In the Airbnb data protection platform


Last year, in another data breach scandal at Airbnb, the data of a few hosts, including personal address information and direct messages, was exposed to other hosts in the app. The Airbnb subreddit consisted of instances of hosts where upon login they were presented with different names and a different inbox, while their co-host saw a second unrelated inbox. The breach was viewed as a technical issue for only a small subset of users by Airbnb.

In a blog post by Elizabeth Nammour, Wendy Jin, and Shengpu Liu, software engineers at Airbnb, the team broke the platform’s automated data protection system. The data is stored on MySQL, Hive and S3; generated, replicated and propagated daily in the centralized inventory system that manages data at Airbnb.

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The data protection platform

The PLR ​​is automated to understand the data and enable its protection. If the software cannot do this, it informs the team to do it manually. Automation primarily focuses on three areas: data discovery, prevention of sensitive data leaks, and data encryption.

It is essential first to discover the personal data to be secured. DPP automatically notifies data owners when it detects their data in data stores, while ensuring that the data is deleted or returned. Data breaches typically occur when API keys or credentials are leaked internally, such as an engineer registering the secret in the server. DPP comes in here in a preventative form to identify potential leaks and notify the engineer to remove the secret from the code, then hide the new secret from the encryption tool sets. Finally, encryption is essential to ensure that infiltrators do not have access to sensitive data. DPP’s encryption service discovers sensitive data instead of relying on manual identification.


Let’s take a look at the different components that make up DPP.

Source: Elizabeth Nammour medium publication

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The data classification service is called Inspekt. This is the service that constantly scans sensitive and personal data in beacons in Airbnb’s data stores. Angmar is the secret detection pipeline for the codebase, followed by Cipher, the data encryption service with a transparent framework for Airbnb developers to protect sensitive data. Privacy requests are handled by the Obliviate orchestration service while the Minister deals with the third party risk and privacy service. Madoka is the metadata service that collects the security and privacy properties of data assets from various sources. Finally, the presentation layer is the data protection service that defines the tasks to enable the automation of data protection.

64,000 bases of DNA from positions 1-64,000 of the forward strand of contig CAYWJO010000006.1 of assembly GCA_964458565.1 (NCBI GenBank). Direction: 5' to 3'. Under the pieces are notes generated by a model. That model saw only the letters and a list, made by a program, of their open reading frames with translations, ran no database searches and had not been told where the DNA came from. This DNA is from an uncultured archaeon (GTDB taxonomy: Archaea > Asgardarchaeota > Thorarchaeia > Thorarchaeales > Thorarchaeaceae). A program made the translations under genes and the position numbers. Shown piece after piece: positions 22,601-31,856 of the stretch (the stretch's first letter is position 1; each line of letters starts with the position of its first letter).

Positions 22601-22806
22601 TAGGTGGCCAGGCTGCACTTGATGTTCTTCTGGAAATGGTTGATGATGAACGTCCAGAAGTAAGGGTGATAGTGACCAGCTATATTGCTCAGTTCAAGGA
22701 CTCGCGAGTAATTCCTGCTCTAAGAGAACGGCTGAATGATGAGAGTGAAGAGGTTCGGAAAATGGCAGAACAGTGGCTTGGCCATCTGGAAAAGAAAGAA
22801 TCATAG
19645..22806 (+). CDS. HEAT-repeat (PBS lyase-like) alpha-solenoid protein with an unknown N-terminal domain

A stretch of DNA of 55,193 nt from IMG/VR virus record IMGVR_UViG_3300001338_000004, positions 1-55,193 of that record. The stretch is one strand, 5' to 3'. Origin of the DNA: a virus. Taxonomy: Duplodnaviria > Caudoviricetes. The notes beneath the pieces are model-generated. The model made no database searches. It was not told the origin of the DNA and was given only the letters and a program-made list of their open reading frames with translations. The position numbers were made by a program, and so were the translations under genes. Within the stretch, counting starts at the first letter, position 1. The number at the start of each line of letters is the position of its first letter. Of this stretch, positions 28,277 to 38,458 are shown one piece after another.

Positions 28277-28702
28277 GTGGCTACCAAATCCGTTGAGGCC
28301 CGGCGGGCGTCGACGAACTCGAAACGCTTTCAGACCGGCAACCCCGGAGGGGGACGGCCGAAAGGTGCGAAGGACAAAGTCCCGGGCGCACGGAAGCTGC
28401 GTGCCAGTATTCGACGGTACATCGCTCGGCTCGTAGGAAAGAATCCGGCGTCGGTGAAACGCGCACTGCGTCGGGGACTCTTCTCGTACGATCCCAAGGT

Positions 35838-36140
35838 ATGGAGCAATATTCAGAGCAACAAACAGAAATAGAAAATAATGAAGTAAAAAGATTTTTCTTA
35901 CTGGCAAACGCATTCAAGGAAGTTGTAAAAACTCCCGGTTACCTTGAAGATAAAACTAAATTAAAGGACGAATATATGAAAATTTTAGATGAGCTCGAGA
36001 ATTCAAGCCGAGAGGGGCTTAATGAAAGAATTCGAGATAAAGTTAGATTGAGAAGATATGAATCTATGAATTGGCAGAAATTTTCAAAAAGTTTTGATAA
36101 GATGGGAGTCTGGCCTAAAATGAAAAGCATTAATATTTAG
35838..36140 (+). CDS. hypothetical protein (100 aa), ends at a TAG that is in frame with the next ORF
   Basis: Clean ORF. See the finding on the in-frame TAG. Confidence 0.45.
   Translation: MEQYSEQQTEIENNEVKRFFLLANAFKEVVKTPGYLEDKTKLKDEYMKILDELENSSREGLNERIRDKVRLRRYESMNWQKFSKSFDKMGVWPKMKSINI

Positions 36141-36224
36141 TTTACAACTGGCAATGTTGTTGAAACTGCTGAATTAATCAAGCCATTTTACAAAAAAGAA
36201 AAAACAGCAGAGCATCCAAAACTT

Source: Elizabeth Nammour medium publication

Data protection

One of the essential layers of data protection, Madoka is a metadata system that maintains security and privacy related metadata across all assets on the Airbnb platform. Madoka’s centralized repository for engineers and other internal stakeholders enables them to track and manage the metadata of their data assets.

Madoka’s core metadata includes list of data assets, ownership and classification of data in MySQL and S3 formats.

Madoka takes care of three essential functions: collecting metadata, storing metadata and providing metadata to other services. Its two main departments initiate them; a crawler and a backend. The Madoka crawler is a daily exploration service that brings metadata from other data sources and publishes it to an AWS Simple Queue Service (SQS) queue. Madoka backend is a data service that ingests this SQS metadata, reconciles any conflicting information, and stores the metadata in its database.

The crawler collects the list of all columns in the AWS MySQL account by calling the AWS APIs to get the list of all clusters and their drive endpoint in the environment. The crawler uses JDBI to connect the endpoint to the cluster and list all databases, tables, columns, and column data types. It keeps this data and transmits it to the Madoka backend for storage. Terraform is used to configure AWS resources in code – it is analyzed by the crawler to retrieve S3 metadata. The crawler uses S3 inventory reports to retrieve tools, enabling inventory reports across all production S3 buckets in Terraform. The crawler keeps information like account number, account name, bucket name, assumed role name, etc., to pass to the backend for storage.

The team uses a metadata property, the property, to describe who owns a specific piece of data. Service property data enables the team to link a data asset to a specific code base and protect actions that require code changes. Additionally, the software enables team membership instead of user ownership to ensure data assets stay with the team for additional protection.

The data classification metadata property describes the type of data elements stored in the asset. It brings the data together to allow the user to understand the risk associated with each set of data to help determine the level of protection needed.

The robot retrieves data classifications from Airbnb’s Git repositories and the automated data classification tool, Inspekt. The output includes data elements found in each asset to ensure constant monitoring and classifications with changing data.

The team created Madoka to be easily extensible, constantly collecting and storing more attributes related to security and privacy. The Airbnb team has taken frantic measures to ensure better data protection and security.

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Avi gopani

Avi gopani

I am a liberal arts graduate who enjoys researching and writing about new topics. As a budding journalist, I enjoy reading books, driving on a rainy day, and listening to old Bollywood music.

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